Village officials want to be able to use a wider variety of erosion control methods, including rock groins, terminal structures, breakwaters, jetties, sandbags and beach sand replacement projects to mitigate channel-induced erosion. They have proposed the creation of a new Cape Fear AEC that will exclude estuarine creek areas and exempt the area from “limitations on erosion control structures.”
The village wants sandbags automatically allowed within 20 feet of a structure’s foundation and temporary structures to be allowed to stay in place indefinitely.
“Bald Head is kind of a weird mix because we have ocean areas, we have inlet water areas, we have a federal navigation channel and we have shallow waters and a lot of the rules were written for any one of those areas,” said Karen Ellison, the villages’ director of communications. “Sometimes those rules really counter each other. We just want more flexibility so that we can respond appropriately in an emergency situation. We have the highest level of interest in protecting this island.”
Bald Head is currently pursing permits to build a terminal groin. Officials hope construction on that project begins around this time next year, said Chris McCall, Bald Head’s shoreline protection manager.
“Our primary focus is working on that process,” he said.
The village also wants to convert a series of soft, sand-filled tubes being used as erosion mitigation into hardened rock structures, a method currently prohibited under current regulations.
The CRC’s decision to delay a recommendation on a Cape Fear AEC “puts a hold in the process for us,” McCall said. Village officials are particularly concerned about having to abide by the existing rules through another hurricane season.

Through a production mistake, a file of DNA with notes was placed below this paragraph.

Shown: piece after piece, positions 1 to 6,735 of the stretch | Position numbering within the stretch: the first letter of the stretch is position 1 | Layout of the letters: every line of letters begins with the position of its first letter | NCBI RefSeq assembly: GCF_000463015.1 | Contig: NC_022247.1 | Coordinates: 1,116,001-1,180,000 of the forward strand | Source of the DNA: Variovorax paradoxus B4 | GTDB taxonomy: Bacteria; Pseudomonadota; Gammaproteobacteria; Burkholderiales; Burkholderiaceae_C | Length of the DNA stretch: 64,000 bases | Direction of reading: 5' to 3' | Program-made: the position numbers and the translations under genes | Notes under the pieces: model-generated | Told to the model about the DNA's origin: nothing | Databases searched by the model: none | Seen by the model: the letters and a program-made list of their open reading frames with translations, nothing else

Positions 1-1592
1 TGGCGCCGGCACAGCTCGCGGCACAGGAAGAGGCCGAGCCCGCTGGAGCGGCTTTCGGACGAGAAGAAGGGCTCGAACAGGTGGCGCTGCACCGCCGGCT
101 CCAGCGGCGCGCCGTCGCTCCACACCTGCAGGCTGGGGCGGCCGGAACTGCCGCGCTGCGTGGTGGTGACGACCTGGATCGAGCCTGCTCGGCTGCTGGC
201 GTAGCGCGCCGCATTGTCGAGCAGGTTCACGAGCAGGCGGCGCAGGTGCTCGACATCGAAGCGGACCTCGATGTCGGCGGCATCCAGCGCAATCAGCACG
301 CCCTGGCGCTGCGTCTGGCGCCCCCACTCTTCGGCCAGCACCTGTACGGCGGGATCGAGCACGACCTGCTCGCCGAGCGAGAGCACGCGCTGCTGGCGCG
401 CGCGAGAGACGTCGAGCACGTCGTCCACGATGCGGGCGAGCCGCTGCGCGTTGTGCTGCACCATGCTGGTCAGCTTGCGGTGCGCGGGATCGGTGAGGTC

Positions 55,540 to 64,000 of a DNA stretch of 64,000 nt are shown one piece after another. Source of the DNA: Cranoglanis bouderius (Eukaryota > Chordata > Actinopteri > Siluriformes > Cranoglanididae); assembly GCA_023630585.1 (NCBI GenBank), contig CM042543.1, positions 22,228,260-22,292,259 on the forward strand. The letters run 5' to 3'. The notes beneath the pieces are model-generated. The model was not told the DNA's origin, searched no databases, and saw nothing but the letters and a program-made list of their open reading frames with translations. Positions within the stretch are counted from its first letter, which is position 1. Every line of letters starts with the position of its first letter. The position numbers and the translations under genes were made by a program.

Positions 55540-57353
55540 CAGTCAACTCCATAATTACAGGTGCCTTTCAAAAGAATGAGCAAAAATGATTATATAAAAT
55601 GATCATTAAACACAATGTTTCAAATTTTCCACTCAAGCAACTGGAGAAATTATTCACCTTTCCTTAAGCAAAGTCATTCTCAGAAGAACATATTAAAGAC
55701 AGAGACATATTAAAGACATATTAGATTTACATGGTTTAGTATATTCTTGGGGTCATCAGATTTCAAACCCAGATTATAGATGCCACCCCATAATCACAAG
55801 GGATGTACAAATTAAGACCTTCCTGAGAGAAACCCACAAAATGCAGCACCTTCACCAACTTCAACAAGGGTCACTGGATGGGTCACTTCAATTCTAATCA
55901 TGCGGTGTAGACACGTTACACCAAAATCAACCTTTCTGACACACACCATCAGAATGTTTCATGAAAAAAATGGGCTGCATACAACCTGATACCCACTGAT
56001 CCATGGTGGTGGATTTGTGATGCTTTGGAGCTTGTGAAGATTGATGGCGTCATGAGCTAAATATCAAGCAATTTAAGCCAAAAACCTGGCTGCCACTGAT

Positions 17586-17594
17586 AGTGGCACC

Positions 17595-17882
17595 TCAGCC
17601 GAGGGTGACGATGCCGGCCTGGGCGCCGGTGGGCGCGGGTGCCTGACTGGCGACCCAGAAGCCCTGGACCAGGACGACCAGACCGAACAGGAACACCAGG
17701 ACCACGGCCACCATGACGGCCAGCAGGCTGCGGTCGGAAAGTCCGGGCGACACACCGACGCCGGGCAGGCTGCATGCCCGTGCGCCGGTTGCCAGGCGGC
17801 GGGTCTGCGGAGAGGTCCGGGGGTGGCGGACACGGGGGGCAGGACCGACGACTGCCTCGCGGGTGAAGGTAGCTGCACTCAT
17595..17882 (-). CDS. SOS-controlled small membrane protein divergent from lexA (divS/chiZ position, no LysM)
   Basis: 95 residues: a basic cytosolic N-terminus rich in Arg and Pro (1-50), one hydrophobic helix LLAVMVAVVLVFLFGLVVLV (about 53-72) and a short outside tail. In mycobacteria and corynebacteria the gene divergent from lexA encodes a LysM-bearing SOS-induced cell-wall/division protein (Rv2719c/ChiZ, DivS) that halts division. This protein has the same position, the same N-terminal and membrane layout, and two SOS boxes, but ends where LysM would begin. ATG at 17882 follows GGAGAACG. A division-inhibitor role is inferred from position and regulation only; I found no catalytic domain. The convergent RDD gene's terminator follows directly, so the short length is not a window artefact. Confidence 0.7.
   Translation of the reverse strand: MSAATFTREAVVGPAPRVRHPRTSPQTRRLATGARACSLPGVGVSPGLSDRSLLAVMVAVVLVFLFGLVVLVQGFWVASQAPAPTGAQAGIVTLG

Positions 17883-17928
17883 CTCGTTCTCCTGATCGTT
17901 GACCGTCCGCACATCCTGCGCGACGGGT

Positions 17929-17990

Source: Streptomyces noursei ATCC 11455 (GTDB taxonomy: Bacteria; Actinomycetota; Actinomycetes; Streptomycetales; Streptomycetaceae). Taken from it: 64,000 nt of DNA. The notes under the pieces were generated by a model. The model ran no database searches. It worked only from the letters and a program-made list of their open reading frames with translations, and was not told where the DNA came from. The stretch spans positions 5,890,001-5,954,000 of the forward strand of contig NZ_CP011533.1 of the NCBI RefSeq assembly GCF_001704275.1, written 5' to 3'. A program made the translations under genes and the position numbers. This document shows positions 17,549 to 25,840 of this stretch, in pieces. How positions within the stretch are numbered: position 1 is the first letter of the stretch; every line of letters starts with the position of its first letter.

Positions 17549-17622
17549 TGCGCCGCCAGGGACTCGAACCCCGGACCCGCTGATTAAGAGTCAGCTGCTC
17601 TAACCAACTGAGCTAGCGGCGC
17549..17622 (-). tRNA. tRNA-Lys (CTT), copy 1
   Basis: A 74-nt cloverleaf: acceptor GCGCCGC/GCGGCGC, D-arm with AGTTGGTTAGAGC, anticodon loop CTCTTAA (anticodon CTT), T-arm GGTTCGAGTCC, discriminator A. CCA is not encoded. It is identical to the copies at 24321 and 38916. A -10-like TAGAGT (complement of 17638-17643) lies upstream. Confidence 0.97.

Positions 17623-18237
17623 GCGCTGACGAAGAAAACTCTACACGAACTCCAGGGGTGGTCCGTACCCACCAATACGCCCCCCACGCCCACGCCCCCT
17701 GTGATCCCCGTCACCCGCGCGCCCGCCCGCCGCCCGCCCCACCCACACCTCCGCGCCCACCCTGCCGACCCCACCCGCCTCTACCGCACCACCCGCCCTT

“We would have preferred that action be taken on the draft AEC rather than the commission now wanting to include an inlet management study,” McCall said. “I understand they did what they felt was right at that point in time. For those people who live here year-round it’s crucial for us to manage our shoreline so that it’s here for people to enjoy.”
Establishment of a new AEC for the Cape Fear River is not as a big of a concern for Caswell Beach, according to Mayor Harry Simmons, who is also a CRC member.
“I think the reality is that Caswell Beach isn’t going to benefit nearly as much as Bald Head will,” he said. “There are some things in there that we would like to see but they’re not that time sensitive. We didn’t seek this. We were participating. I think a broader look is going to be a good thing. It needs a fresh look.”
The village and town do not agree on the boundaries of a new AEC. Bald Head Island officials believe the AEC boundary should be limited along the shoreline above the mean high water mark. The town suggests the boundary include nearshore shoals and the navigation channel.
A final draft and recommendations that will include any proposed AEC boundaries by coastal management will be submitted to the commission by July 31.
The CRC will submit its findings to the legislature by Dec. 31.
Coastal Management officials will soon hold the first of four regional hearings to be conducted by April 30, Walker said. The agency has not yet established a schedule of those hearings.